Not many projects bring in so many elements onto one property. This was an ambitious project and one that checks a lot of boxes by integrating stormwater management and permaculture guilds with traditional landscaping elements!
Permaculture design provides a wonderful toolbox to integrate all of these elements into one cohesive design.
Part 2 of this project summary will focus on the productive parts of the backyard.
From the deck you can see many of the elements in the backyard-
- Fruit guilds
- trees and berry bushes with productive and/or beneficial perennial plants
- Annual garden, compost bin & herb spiral
- rain barrel (for the best water) right by the garden
- Patio & firepit
|Overlooking this new productive and relaxing backyard space|
The site had a very challenging slope that was difficult and dangerous to mow, with poor soil quality, erosion and soggy areas. We finished this amazing residential project last season.
|Enhanced rain garden and dry stream bed.|
This water feature is a feast for all the senses and could provide a drink for pollinators and beneficial insects like dragonflies. The surrounding prairie planting provides habitat and attracts pollinating insects necessary for fruit and vegetable production.
|Constructing the herb spiral-|
also high on the customer wish list
|Herb spiral with historical salvaged bricks, rain garden|
overflow stream in the background.
Herb spirals are often found in permaculture gardens and something the customer really wanted to include. A spiral pattern is one that repeats in nature and depending on the herb spiral's size can induce microclimates that can be targeted with herbs that appreciate them. Herbs are generally quite resilient and do well in these raised systems which can be too dry for typical vegetables. We positioned this one near the edge of the lawn for easy access and near the annual vegetable garden.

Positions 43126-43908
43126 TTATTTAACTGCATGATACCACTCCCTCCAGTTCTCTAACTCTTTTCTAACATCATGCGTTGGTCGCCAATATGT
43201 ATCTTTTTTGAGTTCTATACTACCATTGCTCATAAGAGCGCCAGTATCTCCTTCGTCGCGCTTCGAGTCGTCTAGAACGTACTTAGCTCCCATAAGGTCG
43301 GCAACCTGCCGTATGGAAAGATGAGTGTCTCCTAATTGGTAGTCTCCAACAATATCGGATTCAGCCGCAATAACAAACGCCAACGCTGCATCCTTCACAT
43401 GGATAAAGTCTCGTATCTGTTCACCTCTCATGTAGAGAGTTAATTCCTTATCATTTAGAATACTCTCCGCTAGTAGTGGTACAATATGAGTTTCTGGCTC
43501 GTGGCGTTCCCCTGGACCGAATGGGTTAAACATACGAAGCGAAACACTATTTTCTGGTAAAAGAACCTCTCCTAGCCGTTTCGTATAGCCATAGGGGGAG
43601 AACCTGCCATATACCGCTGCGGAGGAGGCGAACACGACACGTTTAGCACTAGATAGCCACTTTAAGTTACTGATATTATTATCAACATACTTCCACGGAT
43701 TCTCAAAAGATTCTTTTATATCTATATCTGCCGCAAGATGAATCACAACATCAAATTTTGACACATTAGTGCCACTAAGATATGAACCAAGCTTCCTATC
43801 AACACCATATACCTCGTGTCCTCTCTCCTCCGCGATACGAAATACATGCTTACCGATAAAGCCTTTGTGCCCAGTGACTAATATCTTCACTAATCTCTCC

|Looking across the raised keyhole garden beds|
as the sod was being finished. With the amount of
earth sculpting, sod was needed for the small lawn.
|Before - Garden space|
|Keyhole garden beds with composter behind.|
A rain barrel is on a stand behind the stairs.
|Native pollinator beds were already established, we just added the |
planting space on the hardest to mow areas - between the tree guilds.
|Apple guild view from below|
The apple guild includes rhubarb, gooseberries and currants. Strawberries were used as a productive ground cover, along with pockets of clover for nitrogen fixation. The tree spacing allows a good deal of sun through for fruit production but does provide shade in the afternoons which strawberries appreciate. The swale on contour captures runoff from above hydrating the plants below. The access paths (dark mulch) also follow the contour to prevent erosion and make them easier to navigate.
|Apple guild, view from the deck -|
you can just see the compost bins and garden at the bottom
Now for the understory plants to fill in! I'm really looking forward to revisiting this yard as it develops.